Toward a General Theory for Multiphase Turbulence Part I: Development and Gauging of the Model Equations

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A formalism for developing multiphase turbulence models is introduced by analogy to the phenomenological method used for single-phase turbulence. A sample model developed using the formalism is given in detail. The procedure begins with ensemble averaging of the exact conservation equations, with closure accomplished by using a combination of analytical and experimental results from the literature. The resulting model is applicable to a wide range of common multiphase flows including gas-solid, liquid-solid and gas-liquid (bubbly) flows. The model is positioned for ready extension to three-phase turbulence, or for use in two-phase turbulence in which one phase is accounted for in ... continued below

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660 Kilobytes pages

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Kashiwa, B. A. & VanderHeyden, W. B. December 1, 2000.

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A formalism for developing multiphase turbulence models is introduced by analogy to the phenomenological method used for single-phase turbulence. A sample model developed using the formalism is given in detail. The procedure begins with ensemble averaging of the exact conservation equations, with closure accomplished by using a combination of analytical and experimental results from the literature. The resulting model is applicable to a wide range of common multiphase flows including gas-solid, liquid-solid and gas-liquid (bubbly) flows. The model is positioned for ready extension to three-phase turbulence, or for use in two-phase turbulence in which one phase is accounted for in multiple size classes, representing polydispersivity. The formalism is expected to suggest directions toward a more fundamentally based theory, similar to the way that early work in single-phase turbulence has led to the spectral theory. The approach is unique in that a portion of the total energy decay rate is ascribed to each phase, as is dictated by the exact averaged equations, and results in a transport equation for energy decay rate associated with each phase. What follows is a straightforward definition of a turbulent viscosity for each phase, and accounts for the effect of exchange of fluctuational energy among phases on the turbulent shear viscosity. The model also accounts for the effect of slip momentum transfer among the phases on the production of turbulence kinetic energy and on the tensor character of the Reynolds stress. Collisional effects, when appropriate, are included by superposition. The model reduces to a standard form in limit of a single, pure material, and is expected to do a credible job of describing multiphase turbulent flows in a wide variety of regimes using a single set of coefficients.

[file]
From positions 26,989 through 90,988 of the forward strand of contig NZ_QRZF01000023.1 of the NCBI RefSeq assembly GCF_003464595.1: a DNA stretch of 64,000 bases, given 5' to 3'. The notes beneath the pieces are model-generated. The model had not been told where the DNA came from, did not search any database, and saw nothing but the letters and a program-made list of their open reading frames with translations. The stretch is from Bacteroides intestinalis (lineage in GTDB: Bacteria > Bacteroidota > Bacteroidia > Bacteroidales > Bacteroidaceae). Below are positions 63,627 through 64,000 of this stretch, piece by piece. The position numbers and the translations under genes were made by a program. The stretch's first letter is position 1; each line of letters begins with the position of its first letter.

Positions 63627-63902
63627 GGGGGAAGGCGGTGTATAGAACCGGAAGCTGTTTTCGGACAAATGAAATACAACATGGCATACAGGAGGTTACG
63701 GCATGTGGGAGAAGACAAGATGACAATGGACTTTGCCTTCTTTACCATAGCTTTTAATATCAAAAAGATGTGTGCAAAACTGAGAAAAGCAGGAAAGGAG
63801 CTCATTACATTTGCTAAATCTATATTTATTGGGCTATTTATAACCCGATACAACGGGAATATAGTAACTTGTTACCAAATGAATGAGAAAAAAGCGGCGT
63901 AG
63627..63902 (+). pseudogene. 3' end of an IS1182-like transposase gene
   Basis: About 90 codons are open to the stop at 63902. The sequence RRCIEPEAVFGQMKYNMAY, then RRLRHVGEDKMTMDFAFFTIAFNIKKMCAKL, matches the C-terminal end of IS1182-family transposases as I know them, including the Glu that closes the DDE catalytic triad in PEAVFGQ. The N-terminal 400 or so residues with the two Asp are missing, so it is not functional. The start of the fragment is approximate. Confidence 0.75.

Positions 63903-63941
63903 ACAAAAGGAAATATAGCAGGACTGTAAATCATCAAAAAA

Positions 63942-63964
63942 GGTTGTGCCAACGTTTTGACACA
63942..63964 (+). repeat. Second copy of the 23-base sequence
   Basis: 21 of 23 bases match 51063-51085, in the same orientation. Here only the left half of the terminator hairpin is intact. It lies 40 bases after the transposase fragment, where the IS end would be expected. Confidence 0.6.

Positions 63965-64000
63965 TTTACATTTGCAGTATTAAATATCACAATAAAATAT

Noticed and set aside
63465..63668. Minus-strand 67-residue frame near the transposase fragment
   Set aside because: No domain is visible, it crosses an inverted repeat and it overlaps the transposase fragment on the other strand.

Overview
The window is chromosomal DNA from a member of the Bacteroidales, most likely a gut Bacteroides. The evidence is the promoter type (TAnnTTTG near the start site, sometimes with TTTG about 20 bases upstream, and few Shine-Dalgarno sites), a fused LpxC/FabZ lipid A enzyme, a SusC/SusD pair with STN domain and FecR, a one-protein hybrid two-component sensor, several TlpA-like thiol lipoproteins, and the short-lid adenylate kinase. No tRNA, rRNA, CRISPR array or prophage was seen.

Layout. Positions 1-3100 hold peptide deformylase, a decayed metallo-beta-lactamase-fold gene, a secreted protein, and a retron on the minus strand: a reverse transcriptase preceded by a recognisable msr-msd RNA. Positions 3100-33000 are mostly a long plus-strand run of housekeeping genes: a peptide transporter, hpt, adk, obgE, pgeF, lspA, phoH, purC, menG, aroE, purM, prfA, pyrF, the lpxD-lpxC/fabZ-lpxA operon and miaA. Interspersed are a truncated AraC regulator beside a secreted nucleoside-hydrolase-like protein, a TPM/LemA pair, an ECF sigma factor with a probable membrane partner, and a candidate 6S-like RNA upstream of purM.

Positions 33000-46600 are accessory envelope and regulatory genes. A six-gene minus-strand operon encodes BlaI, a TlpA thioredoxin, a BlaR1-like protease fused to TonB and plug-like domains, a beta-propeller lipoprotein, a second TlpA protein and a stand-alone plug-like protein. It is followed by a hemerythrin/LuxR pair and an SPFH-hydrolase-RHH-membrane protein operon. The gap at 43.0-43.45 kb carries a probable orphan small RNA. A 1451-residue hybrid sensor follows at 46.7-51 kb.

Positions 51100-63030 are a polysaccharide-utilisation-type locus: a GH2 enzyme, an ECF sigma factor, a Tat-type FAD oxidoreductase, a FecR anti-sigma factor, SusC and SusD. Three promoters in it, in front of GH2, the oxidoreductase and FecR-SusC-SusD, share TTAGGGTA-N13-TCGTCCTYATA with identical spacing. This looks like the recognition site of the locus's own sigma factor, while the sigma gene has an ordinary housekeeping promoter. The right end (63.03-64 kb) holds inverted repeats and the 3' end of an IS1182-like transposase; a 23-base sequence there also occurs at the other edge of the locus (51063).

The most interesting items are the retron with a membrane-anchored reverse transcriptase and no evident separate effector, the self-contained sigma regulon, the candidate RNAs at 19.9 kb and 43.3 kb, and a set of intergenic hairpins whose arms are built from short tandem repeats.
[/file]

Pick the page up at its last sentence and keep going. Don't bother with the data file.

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660 Kilobytes pages

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OSTI as DE00775879

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  • Other Information: PBD: 1 Dec 2000

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  • Report No.: LA-13773-MS
  • Grant Number: W-7405-ENG-36
  • DOI: 10.2172/775879 | External Link
  • Office of Scientific & Technical Information Report Number: 775879
  • Archival Resource Key: ark:/67531/metadc723801

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  • December 1, 2000

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  • Sept. 29, 2015, 5:31 a.m.

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  • July 25, 2016, 7:03 p.m.

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Kashiwa, B. A. & VanderHeyden, W. B. Toward a General Theory for Multiphase Turbulence Part I: Development and Gauging of the Model Equations, report, December 1, 2000; New Mexico. (digital.library.unt.edu/ark:/67531/metadc723801/: accessed August 16, 2017), University of North Texas Libraries, Digital Library, digital.library.unt.edu; crediting UNT Libraries Government Documents Department.